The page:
Today marks 26 years since 15 year old Latasha Harlins was brutally murdered by Soon Ja Du over a carton of orange juice. 

I remember hearing about Harlins’ murder as an 8 year old living in Brooklyn. Harlins, a Black Los Angeles teen, was wrongly accused by Du, a Korean grocer, of stealing a carton of juice. As Harlins walked out of the store Du shot Harlins, killing her instantly. 

In 1991, that was the day I was forbidden from supporting the Korean vegetable stand around the corner from my house. It was also the first time I understood that you didn’t have to be white to be a white supremacist. A valuable lesson for a Black girl child in 1990s Brooklyn. 

Fast forward 20 years and I was crying in the law library as I did my reading for criminal law. The case was People v. Du, the defendant who was found guilty of voluntary manslaughter by a jury only got probation from the judge. Soon Ja Du who killed Latasha Harlins with one fatal shot & never served time in jail. The judicial opinion cited Du’s age and lack of criminal record for her decision. The life she took didn’t even factor in. 

I bawled my eyes out in the law library. That case felt personal. Criminal Law often felt like an attack on my humanity.  Case after case, judges would twist the law and focus on limited facts in order to ensure that Black and Brown defendants were locked away. In Du, the judge ignored the decision and recommendation of the jurors, ignored the trauma and loss of the family who lost a child, the community torn apart by this preventable tragedy. Instead the impact on Soon Ja Du was more important than the Black life that she took.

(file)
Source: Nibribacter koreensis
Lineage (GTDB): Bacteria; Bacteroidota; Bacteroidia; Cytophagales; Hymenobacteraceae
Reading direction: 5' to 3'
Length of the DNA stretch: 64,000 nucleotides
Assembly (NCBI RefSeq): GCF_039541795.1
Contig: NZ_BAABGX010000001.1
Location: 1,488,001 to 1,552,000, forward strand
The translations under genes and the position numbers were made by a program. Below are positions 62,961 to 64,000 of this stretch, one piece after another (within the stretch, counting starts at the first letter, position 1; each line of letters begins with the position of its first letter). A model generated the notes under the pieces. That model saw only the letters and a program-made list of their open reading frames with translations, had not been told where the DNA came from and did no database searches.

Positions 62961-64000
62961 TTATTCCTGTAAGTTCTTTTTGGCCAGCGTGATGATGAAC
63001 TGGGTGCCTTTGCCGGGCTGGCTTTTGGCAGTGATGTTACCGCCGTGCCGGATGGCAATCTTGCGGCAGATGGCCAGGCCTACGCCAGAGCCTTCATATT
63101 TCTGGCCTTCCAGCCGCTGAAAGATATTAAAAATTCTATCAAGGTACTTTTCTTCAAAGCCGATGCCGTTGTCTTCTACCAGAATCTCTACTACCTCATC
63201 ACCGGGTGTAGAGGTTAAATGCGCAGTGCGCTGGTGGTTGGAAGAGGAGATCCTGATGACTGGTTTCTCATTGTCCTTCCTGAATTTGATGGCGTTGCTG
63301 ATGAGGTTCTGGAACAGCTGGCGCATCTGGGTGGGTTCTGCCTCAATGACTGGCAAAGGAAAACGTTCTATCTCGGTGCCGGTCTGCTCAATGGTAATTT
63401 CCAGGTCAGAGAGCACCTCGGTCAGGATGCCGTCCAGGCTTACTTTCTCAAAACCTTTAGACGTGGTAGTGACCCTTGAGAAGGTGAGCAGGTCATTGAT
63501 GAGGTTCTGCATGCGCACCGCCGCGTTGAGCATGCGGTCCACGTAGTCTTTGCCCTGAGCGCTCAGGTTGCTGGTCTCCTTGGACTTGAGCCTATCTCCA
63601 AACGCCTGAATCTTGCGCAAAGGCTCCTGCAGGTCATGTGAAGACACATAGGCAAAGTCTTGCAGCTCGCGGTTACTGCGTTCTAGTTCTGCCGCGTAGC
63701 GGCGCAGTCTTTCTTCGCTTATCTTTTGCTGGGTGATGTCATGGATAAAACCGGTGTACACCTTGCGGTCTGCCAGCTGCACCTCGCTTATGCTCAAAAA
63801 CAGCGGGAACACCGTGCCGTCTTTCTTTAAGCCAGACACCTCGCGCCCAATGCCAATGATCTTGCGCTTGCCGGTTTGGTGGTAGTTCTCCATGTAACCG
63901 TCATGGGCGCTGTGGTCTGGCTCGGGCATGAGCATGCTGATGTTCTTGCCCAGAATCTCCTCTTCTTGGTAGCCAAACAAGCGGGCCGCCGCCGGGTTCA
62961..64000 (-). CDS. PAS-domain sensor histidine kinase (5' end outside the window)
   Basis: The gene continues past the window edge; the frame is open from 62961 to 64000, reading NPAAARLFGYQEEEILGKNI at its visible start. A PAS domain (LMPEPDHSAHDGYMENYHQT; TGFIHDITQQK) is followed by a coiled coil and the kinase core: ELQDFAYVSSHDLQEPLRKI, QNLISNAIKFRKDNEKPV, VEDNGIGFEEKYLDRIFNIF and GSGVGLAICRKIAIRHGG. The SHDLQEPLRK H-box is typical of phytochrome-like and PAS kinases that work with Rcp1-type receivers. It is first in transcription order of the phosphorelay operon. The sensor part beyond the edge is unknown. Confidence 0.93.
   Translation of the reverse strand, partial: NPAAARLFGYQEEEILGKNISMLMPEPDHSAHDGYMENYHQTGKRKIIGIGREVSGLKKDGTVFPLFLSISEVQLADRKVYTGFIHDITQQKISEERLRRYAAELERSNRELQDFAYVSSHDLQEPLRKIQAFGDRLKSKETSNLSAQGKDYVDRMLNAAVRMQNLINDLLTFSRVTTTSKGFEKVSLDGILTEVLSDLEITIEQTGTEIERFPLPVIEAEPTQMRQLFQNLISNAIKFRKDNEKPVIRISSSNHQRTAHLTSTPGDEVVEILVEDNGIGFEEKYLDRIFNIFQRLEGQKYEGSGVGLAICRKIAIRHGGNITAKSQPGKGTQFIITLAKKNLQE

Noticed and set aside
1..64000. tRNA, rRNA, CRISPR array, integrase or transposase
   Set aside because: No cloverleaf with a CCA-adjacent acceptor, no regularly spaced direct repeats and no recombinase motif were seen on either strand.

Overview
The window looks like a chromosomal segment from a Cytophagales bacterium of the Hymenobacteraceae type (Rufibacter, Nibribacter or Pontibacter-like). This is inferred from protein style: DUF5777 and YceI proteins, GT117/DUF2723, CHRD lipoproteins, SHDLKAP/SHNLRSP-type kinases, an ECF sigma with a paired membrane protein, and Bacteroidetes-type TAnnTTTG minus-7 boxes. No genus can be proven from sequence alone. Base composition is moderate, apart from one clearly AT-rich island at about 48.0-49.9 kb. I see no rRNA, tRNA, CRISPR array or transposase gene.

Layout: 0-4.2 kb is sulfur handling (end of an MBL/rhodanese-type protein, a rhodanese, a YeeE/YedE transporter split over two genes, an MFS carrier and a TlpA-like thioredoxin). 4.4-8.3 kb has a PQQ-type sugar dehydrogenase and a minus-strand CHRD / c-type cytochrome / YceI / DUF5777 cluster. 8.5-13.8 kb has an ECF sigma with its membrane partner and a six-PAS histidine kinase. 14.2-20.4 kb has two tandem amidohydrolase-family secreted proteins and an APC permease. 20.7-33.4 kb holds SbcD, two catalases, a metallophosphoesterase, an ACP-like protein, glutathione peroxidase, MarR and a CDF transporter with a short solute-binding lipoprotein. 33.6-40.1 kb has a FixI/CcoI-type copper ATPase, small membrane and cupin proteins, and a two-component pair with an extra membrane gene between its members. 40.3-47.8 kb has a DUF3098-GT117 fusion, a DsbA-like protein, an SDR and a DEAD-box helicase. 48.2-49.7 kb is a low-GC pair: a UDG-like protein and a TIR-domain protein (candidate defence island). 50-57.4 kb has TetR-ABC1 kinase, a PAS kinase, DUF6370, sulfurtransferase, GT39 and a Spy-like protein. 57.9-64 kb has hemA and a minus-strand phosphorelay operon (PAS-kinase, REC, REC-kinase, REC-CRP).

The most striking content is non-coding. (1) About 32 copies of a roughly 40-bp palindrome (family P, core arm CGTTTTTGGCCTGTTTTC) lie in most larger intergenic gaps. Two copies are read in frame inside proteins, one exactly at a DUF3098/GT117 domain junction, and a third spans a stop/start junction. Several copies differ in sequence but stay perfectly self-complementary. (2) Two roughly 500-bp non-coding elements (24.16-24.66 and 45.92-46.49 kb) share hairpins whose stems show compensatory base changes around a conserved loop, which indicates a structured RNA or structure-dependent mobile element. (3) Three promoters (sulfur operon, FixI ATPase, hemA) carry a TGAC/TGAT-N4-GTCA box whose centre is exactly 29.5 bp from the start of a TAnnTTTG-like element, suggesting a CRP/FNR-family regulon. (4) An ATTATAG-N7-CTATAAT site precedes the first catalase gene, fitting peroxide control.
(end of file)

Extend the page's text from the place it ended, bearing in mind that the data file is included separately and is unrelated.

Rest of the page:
That was all too much to bear as a 1L. Soon Ja Du was allowed to live out her life in the San Fernando Valley, Latasha Harlins didn’t even live to see 16. So I cried in the library. 

Latasha Harlins stays with me, even when I lived in Koreatown in Los Angeles. I  will continue to #SayHerName loudly, through tears, always. 

Sending prayers, love & light to Latasha’s family, and the families of all those victims of white supremacy taken from us too soon.